Take Control of Your Fall Allergies
Sneezing, coughing, and itchy eyes. Fall allergies are here. Summer and spring cause allergies due to pollen from plants and vegetables. Yet, the fall has its own allergy triggers.
Ragweed is the biggest allergy trigger in the fall. About 75% of people allergic to spring plants also have reactions to ragweed.
Mold is another fall trigger. You may think of mold growing in your basement or bathroom -- damp areas in the house -- but mold spores also love wet spots outside. Piles of damp leaves are ideal breeding grounds for mold.
Don’t forget dust mites. While they’re common during the humid summer months, they can get stirred into the air the first time you turn on your heat in the fall. They can trigger sneezes, wheezes, and runny noses. Luckily we have ways to control your fall allergies.
An allergist can give you a simple skin test to determine what causes your allergies. They will place a variety of small allergens on your skin to see what causes a reaction. Once detected, they can prescribe the appropriate treatment options.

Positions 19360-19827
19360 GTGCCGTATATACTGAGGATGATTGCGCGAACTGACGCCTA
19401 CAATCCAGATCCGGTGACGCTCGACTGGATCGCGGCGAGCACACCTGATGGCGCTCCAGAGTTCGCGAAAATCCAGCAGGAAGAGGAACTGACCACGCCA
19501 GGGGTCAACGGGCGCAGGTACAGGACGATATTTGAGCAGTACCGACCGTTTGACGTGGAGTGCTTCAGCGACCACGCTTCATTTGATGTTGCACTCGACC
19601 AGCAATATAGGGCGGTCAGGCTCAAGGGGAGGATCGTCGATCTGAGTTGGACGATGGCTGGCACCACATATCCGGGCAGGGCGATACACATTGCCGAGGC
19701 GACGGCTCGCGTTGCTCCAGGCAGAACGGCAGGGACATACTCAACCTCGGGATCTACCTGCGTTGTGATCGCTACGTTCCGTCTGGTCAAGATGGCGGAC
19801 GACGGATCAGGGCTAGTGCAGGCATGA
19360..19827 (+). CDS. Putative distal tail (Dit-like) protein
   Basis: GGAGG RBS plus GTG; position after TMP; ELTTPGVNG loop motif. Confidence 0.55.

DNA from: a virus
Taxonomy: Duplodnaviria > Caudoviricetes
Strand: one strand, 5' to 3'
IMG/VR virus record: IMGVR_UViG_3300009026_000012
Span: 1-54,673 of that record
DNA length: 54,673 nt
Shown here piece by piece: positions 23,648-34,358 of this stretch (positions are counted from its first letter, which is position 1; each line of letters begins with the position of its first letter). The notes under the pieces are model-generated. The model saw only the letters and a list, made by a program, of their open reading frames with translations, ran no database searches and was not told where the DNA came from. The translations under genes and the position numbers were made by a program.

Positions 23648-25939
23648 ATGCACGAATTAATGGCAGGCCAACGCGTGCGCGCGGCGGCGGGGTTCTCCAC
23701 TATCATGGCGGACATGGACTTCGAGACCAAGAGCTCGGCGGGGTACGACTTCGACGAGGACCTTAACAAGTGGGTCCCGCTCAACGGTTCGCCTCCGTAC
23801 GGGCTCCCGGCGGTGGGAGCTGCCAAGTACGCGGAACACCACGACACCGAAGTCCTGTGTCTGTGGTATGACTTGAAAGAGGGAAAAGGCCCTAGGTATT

Mold lives in damp spots like bathrooms. Try to ventilate damp areas around the house. If leaves fall around the house remove them to your curbside during leaf pick up.
Replace your air filters every three months. Here's is an idea, purchase four air filters and label each one for the month you want to install it. For instance, January, April, July and October. Set are reminder on your cell or calendar so you remember to change your filter.
In addition, changing from A/C to heat can disturb those dust mites but air filters can help.
Wash and change your bedding every few weeks to keep dust mites to a minimum.